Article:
Continuing Tales

The Lady and the Knight

A Labyrinth Story
by Jack Hawksmoor

Part 9 of 19

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The Lady and the Knight

Sarah scrabbled at the ground, pulling out clumps of grass as she was dragged along through the undergrowth. Mud slid through her fingers as she clawed for purchase. Snarling, she aimed a vicious kick at the thing that had hold of her leg. It contacted solidly, and she twisted around on her back as the thing growled, stumbling. It was so cold it felt like it was burning her skin where it had grabbed her, even through the cloth of her pants.

From far behind her, she heard a horrified shout.

"Sarah!" Jareth had noticed her absence.

She hissed in a breath, terrified as the creature went for her throat. Twisting to the side, she pushed her elbow up into the thing's mouth, forcing it back. It was too dark where it had dragged her to see much else but the white gleam of its icy skin. Out of the corner of her eye, she saw another one, its pale hide giving it away, coming up on her right. She looked over with panic in her eyes, barely holding her own against one, and her faintly glowing hand connected with a deathly cold white shoulder.

Her hand flashed brightly, shooting sparks, and she felt warmth flare up her arm all the way to her shoulder. The thing hissed, recoiling from her. There was a smell of scorched flesh. Sarah looked at her golden, glittering fingers with wide eyes.

"Oh, yes," she said, grinning viciously, and walloped it in the face. Its skin at point of contact ignited like sodium in water and it shrieked, clutching at the smoking black hand-print on its terrible white face. It fell away from her but the one on her right leaped to take its place before she could get up, pinning her arms down, leaning close to her. She stiffened, expecting to be mauled, but it only pressed its face in, moving its head as she jerked hers away. The Bemony leaves in her mouth exploded with scent and flavor, as if reacting to something. The monster was trying to get her to look it in the eye, she thought with a stab of fury, struggling against the press of its weight on her arms.

Smart, damn it, too smart... Sarah looked up at it, pushing the leaves around in her mouth, and spat them in its face. It fell back with a wail of agony, as the wet, well chewed leaves exploded to life, growing and tangling around the beastly thing as if it was the best meal it had ever seen. Sarah scrambled to her feet and ran for her life. She got about ten feet back the way she'd come before she realized that her pack had come off as she was being dragged, and she cursed, searching the ground, scrambling around through the undergrowth as she followed the crushed plant life that marked the path back to where she'd been grabbed.

She'd just spotted it, when she heard a cry.

"Sarah!" there was a hint of real desperation in the voice now, and the sound of it plucked her heart like a violin string. Sarah snatched up her pack and took off running again with real worry riding high in her chest. About twenty feet ahead of her, the undergrowth suddenly burst into flame. Sarah skidded to a halt when she could feel the heat singing her eyebrows.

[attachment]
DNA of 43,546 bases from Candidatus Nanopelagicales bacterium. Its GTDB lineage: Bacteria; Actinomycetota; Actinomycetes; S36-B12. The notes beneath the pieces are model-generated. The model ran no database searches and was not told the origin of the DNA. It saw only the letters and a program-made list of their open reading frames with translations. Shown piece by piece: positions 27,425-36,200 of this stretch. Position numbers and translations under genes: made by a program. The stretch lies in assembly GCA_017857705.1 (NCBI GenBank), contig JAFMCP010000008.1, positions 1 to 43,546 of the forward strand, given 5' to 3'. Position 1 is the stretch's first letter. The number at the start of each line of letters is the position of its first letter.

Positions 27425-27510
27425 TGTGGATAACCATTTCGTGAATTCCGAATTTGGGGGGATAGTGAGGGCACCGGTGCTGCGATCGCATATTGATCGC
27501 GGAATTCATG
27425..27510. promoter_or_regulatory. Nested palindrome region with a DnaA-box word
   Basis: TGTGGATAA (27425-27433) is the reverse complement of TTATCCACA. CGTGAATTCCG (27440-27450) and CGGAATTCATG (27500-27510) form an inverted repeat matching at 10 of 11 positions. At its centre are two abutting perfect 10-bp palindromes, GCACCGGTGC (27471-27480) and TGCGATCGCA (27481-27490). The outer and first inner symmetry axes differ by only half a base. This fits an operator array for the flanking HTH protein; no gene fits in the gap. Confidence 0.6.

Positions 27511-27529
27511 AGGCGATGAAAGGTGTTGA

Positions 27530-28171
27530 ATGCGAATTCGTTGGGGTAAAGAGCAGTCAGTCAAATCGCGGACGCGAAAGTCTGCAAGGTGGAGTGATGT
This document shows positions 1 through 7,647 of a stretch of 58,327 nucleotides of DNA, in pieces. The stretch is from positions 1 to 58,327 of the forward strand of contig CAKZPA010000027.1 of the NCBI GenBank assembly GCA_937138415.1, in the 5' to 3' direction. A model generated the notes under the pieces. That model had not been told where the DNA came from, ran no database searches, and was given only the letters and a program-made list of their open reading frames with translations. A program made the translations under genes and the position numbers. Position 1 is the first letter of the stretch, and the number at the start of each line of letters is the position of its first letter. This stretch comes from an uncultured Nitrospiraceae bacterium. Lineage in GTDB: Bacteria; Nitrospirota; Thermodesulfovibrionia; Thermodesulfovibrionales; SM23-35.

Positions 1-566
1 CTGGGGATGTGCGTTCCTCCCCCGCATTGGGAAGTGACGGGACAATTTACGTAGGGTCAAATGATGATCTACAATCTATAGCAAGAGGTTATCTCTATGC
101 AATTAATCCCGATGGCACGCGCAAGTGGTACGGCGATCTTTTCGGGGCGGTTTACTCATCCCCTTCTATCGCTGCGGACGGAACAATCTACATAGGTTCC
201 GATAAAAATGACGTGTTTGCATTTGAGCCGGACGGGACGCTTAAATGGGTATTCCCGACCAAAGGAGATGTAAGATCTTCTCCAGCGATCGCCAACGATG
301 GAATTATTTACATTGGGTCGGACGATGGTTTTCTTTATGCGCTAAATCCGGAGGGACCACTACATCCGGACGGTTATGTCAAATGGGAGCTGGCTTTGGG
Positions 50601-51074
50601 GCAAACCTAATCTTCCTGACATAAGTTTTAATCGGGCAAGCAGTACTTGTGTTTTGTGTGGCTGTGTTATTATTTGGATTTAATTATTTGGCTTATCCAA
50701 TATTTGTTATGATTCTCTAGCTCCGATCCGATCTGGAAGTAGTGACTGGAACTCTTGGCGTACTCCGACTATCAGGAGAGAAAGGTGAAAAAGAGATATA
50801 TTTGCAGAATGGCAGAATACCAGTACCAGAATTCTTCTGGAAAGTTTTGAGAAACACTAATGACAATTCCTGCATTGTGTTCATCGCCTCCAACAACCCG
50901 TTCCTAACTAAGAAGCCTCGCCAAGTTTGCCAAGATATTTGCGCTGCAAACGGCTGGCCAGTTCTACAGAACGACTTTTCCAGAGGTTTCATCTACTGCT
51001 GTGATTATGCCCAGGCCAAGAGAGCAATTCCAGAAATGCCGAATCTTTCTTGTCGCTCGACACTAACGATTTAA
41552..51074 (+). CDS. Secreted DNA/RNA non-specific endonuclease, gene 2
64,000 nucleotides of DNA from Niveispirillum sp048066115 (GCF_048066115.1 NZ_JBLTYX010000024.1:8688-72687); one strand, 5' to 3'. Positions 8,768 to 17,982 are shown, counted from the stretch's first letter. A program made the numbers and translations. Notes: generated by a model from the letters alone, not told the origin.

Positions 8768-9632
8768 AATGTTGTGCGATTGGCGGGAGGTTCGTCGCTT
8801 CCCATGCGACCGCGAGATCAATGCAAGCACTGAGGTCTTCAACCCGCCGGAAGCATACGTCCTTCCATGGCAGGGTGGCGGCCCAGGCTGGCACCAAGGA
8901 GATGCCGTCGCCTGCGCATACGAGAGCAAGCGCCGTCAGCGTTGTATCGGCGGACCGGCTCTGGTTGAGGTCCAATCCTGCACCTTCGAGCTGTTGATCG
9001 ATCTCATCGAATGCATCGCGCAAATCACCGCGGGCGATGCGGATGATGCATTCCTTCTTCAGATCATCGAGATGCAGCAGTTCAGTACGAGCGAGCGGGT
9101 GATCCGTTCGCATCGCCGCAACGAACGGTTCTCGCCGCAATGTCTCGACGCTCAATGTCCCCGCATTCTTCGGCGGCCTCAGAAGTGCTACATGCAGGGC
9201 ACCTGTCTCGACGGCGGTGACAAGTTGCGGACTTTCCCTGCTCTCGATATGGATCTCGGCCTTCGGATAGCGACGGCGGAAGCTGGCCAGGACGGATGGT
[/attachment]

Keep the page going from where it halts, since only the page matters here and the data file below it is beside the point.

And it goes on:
He had to be all right, if he could do that. Clever of him. Those things would stay away from the heat... She could hear the screams of panicked horses from within. The fire curved around, a circle of flame enclosing a safe area inside. Sarah was somehow a little hesitant about running through to safety, seeing as her hair was already singing just standing next to the fire. It was unbelievably hot. Sarah turned, the flames at her back, to regard four of the beasts, spreading out around her in a semicircle like wolves closing in on a wounded deer. Sarah's heart sank into her stomach like a stone.

"Oh, hell no," Sarah said. She turned, threw her hands over her face, and dove through the flames to the other side. She rolled when she landed, desperately smothering out the small bits of her clothing that had ignited on the way through.

She looked up, sweaty and shaking, to see three of those things wrestling with Jareth inside the circle. He tossed one of them into the flames as she got to her feet, but her view was suddenly blocked by the figure of a horse gone half-mad. It was still tied to the tree, and Sarah was abruptly certain there was something magical about the rope, because it should have snapped already. The line did limit the range of the horse's movement, but it also seemed to enrage him beyond all reason.

The horse saw her, and Sarah stepped back at the hate and terror in the great beast's eyes. It aimed a vicious kick at her head that would have cracked it like a ripe melon, but Sarah scrambled away, losing her balance and falling hard on her rear end. The hoof snapped through the air above her head, and Sarah realized that she was pinned, flames behind her, mad horse in front.

"Jareth," she gasped hopelessly, knowing he couldn't possibly help her in time. She rolled desperately to the side as the horse kicked out again, not really at her this time, just out at a world that was terrible and dangerous and currently aflame. She had thrust her head out of its way, but her arm was flung out awkwardly and with almost dreamlike accuracy, the horse's hoof contacted with the flat of her palm at the very farthest extension of it's kick. Sarah's hand snapped back with the force of it and she was flung half into the flames, shrieking and scrambling for safety.

She looked up, expecting to see her death coming at her with sharp hooves and wild eyes. Instead she saw Jareth, proving beyond any doubt that he was much more than human. He was clinging to the rope that tied the horse to the tree, and hauling the horse bodily away from her. The stallion, a king among its fellows, at eighteen hands high and nearly 2,000 lbs, was losing ground against the determined strength of the Goblin King. He leaned back against the rope with all his strength, cords standing out on his neck and his feet slipping a little on the wet ground. Sarah looked with wide eyes at where he had left the crumpled bodies of the three beasts that had attacked him.